Exhibition on “Trima: Discontinuous Weft Pattern” opens for public
The exhibition on Trima which is a discontinuous weft pattern, a unique technique of weaving supplementary weft patterns which commonly utilized by highly skilled weavers is now open to public for next nine months at Royal Textile Academy (RTA) in Thimphu.
Her Majesty The Gyalyum Sangay Choden Wangchuck inaugurated the exhibition “Trima: Discontinuous Weft Pattern” last Thursday.
The Textile Museum and the Royal Textile Academy is under the Royal Patronage of Her Majesty The Gyalyum Sangay Choden Wang- chuck.
While, there are two categories of supplementary weft-patterns that include Sapma that is a continuous weft pattern and discontinuous weft pattern that is Trima.
Trima literally means ‘coiling the warp,’ and is a highly-sophisticated technique where weft yarns are entwined around the warp yarns, producing motifs that are raised the ground cloth and are often mistaken for embroidery.
The curator of RTA, Karma Deki Tshering said that, it is unique to Bhutan and has often drawn the attention of textile enthusiasts and connoisseurs across the world.
She said that the peo- ple find that the Trima is as if like that of embroidery because it rises from the surface but it is not.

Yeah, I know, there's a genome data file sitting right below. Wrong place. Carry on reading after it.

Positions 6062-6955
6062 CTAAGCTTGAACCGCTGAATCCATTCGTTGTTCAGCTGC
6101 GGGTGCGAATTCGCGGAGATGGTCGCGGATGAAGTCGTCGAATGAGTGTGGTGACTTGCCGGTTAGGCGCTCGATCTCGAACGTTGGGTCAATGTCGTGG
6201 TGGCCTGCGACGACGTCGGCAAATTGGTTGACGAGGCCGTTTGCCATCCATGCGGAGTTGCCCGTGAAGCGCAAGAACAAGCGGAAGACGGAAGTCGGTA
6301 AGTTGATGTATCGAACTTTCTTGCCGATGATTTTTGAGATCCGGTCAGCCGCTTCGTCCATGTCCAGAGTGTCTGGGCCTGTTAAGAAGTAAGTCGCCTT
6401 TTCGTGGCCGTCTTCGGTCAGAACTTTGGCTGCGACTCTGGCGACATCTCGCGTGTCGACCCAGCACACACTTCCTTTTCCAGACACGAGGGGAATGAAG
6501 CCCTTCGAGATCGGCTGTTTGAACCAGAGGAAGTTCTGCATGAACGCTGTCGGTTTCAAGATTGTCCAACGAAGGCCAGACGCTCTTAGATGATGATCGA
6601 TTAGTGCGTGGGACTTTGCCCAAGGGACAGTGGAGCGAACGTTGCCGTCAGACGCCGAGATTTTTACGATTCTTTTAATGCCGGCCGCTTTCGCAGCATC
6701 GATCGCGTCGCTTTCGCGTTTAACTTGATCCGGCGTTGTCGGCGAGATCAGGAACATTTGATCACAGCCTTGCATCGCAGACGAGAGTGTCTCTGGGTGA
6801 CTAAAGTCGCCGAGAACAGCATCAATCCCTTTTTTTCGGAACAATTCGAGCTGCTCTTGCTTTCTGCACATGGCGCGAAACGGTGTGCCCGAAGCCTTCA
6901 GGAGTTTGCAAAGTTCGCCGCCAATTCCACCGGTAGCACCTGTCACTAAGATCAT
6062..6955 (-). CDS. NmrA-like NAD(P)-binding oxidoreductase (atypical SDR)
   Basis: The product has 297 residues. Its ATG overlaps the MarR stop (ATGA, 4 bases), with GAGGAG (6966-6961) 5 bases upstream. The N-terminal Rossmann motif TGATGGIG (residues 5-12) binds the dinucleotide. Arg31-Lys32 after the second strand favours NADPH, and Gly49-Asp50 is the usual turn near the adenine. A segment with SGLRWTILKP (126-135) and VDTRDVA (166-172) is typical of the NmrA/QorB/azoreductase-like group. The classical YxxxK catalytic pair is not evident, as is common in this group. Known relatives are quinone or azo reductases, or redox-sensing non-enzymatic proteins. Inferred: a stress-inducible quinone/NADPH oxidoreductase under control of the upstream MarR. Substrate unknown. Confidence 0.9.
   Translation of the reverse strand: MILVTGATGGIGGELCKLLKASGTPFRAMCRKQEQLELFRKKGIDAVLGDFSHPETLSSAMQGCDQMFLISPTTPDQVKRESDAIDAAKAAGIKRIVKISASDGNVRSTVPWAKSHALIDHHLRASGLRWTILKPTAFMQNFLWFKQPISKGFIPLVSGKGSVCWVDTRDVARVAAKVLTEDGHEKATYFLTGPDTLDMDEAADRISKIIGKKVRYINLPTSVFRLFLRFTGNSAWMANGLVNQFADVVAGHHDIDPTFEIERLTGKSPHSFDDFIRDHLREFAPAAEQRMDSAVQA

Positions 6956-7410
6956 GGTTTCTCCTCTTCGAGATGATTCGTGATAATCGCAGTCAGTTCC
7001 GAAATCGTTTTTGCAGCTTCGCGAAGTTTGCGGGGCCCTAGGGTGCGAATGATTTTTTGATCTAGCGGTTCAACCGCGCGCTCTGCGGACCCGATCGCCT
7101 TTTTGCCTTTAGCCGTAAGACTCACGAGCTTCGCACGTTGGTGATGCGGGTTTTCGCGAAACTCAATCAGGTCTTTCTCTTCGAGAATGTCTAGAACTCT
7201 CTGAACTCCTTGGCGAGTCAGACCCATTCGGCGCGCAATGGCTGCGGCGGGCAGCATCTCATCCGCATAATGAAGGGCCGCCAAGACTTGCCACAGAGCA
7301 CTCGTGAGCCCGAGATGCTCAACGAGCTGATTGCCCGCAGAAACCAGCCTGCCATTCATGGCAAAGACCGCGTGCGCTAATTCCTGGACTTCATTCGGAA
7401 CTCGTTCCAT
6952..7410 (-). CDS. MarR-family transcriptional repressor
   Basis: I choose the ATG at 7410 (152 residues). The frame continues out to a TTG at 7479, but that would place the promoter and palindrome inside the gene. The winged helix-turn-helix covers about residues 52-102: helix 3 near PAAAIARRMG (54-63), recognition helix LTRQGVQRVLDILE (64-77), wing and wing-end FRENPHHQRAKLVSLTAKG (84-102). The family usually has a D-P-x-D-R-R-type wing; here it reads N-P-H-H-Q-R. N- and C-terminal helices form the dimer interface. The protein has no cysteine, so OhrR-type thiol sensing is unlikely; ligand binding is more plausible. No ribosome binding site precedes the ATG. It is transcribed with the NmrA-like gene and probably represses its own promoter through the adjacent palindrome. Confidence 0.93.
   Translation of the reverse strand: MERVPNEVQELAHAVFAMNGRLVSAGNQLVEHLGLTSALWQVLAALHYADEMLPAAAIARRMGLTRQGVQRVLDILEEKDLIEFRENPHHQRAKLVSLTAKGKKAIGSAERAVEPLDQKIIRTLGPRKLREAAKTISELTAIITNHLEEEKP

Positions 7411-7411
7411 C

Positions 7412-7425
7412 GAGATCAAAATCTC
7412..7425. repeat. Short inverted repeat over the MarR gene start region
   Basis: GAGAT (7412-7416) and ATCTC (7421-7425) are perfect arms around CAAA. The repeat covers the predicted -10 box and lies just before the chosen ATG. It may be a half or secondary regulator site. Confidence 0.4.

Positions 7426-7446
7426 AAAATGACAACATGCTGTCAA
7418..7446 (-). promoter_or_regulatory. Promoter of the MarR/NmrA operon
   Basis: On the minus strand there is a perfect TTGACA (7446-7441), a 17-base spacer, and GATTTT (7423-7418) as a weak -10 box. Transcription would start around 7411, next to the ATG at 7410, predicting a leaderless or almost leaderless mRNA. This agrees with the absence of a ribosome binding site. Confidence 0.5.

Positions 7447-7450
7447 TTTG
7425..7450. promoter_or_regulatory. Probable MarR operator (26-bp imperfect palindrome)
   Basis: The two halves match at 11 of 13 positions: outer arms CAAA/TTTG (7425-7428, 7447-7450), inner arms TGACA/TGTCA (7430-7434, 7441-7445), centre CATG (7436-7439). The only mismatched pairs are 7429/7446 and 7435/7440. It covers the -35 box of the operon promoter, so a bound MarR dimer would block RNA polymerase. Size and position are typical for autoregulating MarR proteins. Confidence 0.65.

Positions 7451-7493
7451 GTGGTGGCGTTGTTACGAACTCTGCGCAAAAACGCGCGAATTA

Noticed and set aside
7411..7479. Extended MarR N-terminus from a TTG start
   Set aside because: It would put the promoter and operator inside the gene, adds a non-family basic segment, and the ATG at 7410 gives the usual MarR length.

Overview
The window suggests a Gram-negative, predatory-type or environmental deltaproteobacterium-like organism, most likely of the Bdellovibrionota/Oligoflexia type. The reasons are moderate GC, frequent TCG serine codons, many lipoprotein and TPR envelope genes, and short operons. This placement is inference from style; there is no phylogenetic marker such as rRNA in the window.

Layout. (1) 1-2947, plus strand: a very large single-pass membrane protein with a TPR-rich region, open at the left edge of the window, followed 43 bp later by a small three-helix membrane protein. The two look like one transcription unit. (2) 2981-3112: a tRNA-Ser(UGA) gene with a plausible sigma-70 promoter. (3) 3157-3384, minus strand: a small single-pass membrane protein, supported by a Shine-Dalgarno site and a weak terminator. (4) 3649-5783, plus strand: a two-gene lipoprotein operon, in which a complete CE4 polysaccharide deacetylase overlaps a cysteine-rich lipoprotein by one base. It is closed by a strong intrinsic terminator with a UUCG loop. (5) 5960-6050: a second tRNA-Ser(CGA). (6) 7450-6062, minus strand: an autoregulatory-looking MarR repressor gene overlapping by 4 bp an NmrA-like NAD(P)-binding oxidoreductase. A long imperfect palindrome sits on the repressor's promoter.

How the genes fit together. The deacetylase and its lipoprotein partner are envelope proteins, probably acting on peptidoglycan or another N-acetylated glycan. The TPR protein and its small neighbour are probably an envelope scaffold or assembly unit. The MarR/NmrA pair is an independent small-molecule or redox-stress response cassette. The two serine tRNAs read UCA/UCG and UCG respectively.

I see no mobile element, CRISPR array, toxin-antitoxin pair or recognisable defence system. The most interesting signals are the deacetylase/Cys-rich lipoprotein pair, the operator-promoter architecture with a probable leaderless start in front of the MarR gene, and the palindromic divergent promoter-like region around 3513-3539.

The exhibition also highlights sophisticated designs and motifs created by highly skilled modern weavers using two distinct categories of Trima patterning.
The two distinct categories includes by use of coiling both thread ends around the warp either left or right forming patterns that resemble an embroidered chain stitch and crossing weft thread over each other then up and behind the warp threads forming patterned motifs.
Program Director of Textile Museum, Singye Dorji said that although the Trima is well known to the Bhutanese weavers and was appreciated by many others but they have a fear that it may vanish in the long run as Trima weaving is very complicated and time consuming whereby many Bhutanese weavers go for the easiest motive.
He added that the objective of an exhibition is to promote this Trima pattern in the country. “With this exhibition, we encourage weavers to go for Trima weaving.”
The exhibition was designed under four different themes which include Kushung, Kushuthara, Ngosham and Pesar.
Usually Trima are found in kira, traditional woven sacks, bags and also in table cover.
The press release stated that the main objective of the exhibition is to preserve and promote the unique and beautiful art of weaving in general and to highlight and celebrate the technique of weaving discontinuous weft patterns in particular.
Meanwhile, Seldon who is weaving for the last 15 years in textile museum said that while weaving a set of Trima kira (Kushuthara), it takes about seven to eight months.
While, the discontinuous supplementary weft patterning technique was originated from Kurtoe, North Central Bhutan, the ancestral home of Wangchuck Dynasty.
Her Majesty The Gyalyum Sangay Choden Wangchuck inaugurated an exhibition titled “Trima-Discontinuous weft pattern” at the Royal Textile Academy in Thimphu last Thursday.